<xmp> <body><script type="text/javascript"> function setAttributeOnload(object, attribute, val) { if(window.addEventListener) { window.addEventListener('load', function(){ object[attribute] = val; }, false); } else { window.attachEvent('onload', function(){ object[attribute] = val; }); } } </script> <div id="navbar-iframe-container"></div> <script type="text/javascript" src="https://apis.google.com/js/plusone.js"></script> <script type="text/javascript"> gapi.load("gapi.iframes:gapi.iframes.style.bubble", function() { if (gapi.iframes && gapi.iframes.getContext) { gapi.iframes.getContext().openChild({ url: 'https://www.blogger.com/navbar.g?targetBlogID\x3d11782355\x26blogName\x3dConnecticutBLOG\x26publishMode\x3dPUBLISH_MODE_BLOGSPOT\x26navbarType\x3dSILVER\x26layoutType\x3dCLASSIC\x26searchRoot\x3dhttp://connecticutblog.blogspot.com/search\x26blogLocale\x3den_US\x26v\x3d2\x26homepageUrl\x3dhttp://connecticutblog.blogspot.com/\x26vt\x3d2618633873490899171', where: document.getElementById("navbar-iframe-container"), id: "navbar-iframe" }); } }); </script> </xmp>

Thursday, April 12, 2007

NAACP finally speaks out against Lieberman, Dodd

This was long overdue.
As Sen. Joseph Lieberman Wednesday said he would continue to appear on radio host Don Imus' show, the president of the state NAACP chapter blasted both Connecticut senators for continuing to support Imus.

Lieberman, a regular guest on Imus' morning program, called the acerbic host's racially charged remarks about the Rutgers' women's basketball team "deeply offensive," but said he would not boycott the show because Imus is a "friend."

Sen. Chris Dodd, who announced his presidential bid on Imus' show in January, criticized Imus' comments this week, but stopped short of saying he wouldn't appear again on his show.

"I totally disagree with Sen. Dodd and I totally disagree with Sen. Lieberman," said Scot X. Esdaile, who heads the 6,000-member Connecticut NAACP. "They both should pull back immediately."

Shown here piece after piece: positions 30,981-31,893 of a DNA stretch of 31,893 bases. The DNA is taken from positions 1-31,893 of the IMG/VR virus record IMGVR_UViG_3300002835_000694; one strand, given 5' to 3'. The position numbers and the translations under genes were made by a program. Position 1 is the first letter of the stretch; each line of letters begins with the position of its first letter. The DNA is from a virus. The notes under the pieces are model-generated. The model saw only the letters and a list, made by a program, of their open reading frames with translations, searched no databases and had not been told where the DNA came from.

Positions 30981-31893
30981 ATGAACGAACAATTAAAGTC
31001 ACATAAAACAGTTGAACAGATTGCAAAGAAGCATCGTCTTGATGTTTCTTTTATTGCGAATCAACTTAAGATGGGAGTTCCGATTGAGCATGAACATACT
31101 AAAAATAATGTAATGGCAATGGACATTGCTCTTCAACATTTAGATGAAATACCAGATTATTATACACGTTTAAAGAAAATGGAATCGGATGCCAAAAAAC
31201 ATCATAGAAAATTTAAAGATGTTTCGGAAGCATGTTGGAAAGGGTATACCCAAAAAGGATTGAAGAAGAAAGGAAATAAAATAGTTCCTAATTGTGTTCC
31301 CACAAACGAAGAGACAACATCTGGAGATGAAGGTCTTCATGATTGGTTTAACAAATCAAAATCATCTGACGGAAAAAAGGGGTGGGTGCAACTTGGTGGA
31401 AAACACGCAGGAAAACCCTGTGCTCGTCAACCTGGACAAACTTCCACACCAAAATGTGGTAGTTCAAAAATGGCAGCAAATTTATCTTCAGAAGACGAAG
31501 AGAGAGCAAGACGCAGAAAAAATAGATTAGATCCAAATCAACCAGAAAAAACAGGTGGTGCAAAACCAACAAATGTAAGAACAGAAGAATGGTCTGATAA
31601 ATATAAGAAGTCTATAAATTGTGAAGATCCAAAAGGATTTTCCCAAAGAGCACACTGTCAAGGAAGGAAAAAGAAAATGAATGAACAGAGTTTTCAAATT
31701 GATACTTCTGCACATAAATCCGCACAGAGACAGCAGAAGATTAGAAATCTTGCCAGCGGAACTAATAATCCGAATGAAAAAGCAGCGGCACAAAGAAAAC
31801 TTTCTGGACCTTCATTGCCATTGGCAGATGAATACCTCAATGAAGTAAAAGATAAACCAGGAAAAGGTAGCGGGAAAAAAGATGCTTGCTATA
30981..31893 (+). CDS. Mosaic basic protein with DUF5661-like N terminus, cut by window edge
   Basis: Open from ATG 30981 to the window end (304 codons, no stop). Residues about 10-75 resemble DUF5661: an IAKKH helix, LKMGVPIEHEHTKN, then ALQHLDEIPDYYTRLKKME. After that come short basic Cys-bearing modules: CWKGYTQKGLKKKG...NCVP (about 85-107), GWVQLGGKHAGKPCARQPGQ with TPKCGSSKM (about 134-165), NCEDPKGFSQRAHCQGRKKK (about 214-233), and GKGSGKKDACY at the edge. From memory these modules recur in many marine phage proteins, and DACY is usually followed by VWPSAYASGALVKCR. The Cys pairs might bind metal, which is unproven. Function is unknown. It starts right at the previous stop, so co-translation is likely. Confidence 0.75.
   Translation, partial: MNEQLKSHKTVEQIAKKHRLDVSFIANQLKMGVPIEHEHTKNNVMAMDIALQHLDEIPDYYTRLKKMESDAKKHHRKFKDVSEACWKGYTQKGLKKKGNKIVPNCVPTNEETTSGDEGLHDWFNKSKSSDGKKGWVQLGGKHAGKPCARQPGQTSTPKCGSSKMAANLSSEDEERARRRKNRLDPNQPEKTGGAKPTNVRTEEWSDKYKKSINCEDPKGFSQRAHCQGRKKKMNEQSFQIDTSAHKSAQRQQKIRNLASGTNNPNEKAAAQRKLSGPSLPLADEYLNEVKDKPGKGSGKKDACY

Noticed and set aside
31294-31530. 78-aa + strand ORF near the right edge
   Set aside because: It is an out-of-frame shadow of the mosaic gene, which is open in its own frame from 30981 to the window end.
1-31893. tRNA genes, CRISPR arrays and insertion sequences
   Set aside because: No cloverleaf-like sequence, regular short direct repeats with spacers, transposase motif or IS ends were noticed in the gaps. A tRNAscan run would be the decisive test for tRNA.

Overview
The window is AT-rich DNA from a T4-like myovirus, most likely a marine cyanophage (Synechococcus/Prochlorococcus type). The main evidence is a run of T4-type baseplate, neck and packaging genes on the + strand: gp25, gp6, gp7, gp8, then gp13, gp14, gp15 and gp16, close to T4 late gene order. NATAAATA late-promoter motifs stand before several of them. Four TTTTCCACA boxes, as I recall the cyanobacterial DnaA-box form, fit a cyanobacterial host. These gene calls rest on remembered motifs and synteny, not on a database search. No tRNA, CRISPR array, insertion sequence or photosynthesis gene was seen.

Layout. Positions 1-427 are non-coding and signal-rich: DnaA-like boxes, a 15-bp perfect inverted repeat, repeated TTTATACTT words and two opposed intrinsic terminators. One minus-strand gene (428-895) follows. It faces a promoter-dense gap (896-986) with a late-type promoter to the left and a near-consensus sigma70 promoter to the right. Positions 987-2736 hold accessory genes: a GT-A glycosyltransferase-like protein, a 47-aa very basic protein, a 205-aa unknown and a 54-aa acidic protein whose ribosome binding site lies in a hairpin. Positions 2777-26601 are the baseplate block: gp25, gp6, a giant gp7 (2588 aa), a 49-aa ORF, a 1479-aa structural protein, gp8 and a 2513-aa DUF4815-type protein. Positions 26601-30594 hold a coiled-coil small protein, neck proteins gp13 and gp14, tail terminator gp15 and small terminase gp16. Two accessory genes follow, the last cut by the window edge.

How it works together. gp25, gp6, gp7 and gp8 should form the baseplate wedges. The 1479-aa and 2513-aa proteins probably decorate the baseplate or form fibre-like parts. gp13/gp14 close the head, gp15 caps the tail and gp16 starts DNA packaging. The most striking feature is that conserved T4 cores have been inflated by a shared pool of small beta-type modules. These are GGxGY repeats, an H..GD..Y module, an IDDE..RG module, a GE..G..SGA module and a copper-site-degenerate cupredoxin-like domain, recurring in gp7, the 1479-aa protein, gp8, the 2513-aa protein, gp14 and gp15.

"They should show their support for the young ladies who were abused," Esdaile said.

I just don't think people like Senator Dodd and LIEberman get the message. Look at their statements.
"I assume the best in people," Dodd said Wednesday. "[Imus] made a mistake, a dreadful one. But he's made an apology and I take it to be sincere."

Lieberman would not discuss his views, instead issuing a statement.

"Don Imus' comments were deeply offensive. He is right to apologize and strive to make amends," the senator said.

"Because he is a friend and I know he is a better person than his remarks would suggest, I will continue to appear on his show. Don's task now is to heal the wounds that he opened by his hurtful comments about the young women on the Rutgers basketball team."

The hypocrisy of Lieberman knows no bounds...
Controversy over his Imus appearances is nothing new to Lieberman, who has been a guest on the program for years - at the same time he has been one of Washington's leading voices urging more morality in public life and in the media.

He was under fire when he ran for vice president in 2000 and president three years later. Even as Imus continued to make controversial, racially tinged remarks, Lieberman continued to appear on the show. Former spokesman Dan Gerstein noted that Imus refrained from making such remarks when the senator was a guest.

"Appearing on a show doesn't mean you sanction everything he does," Gerstein said.

Oh, I get it...out of sight, out of mind. Lieberman and his mouthpiece DANGERStein are a class act.

Hats off to the NAACP for finally stepping up and doing the right thing.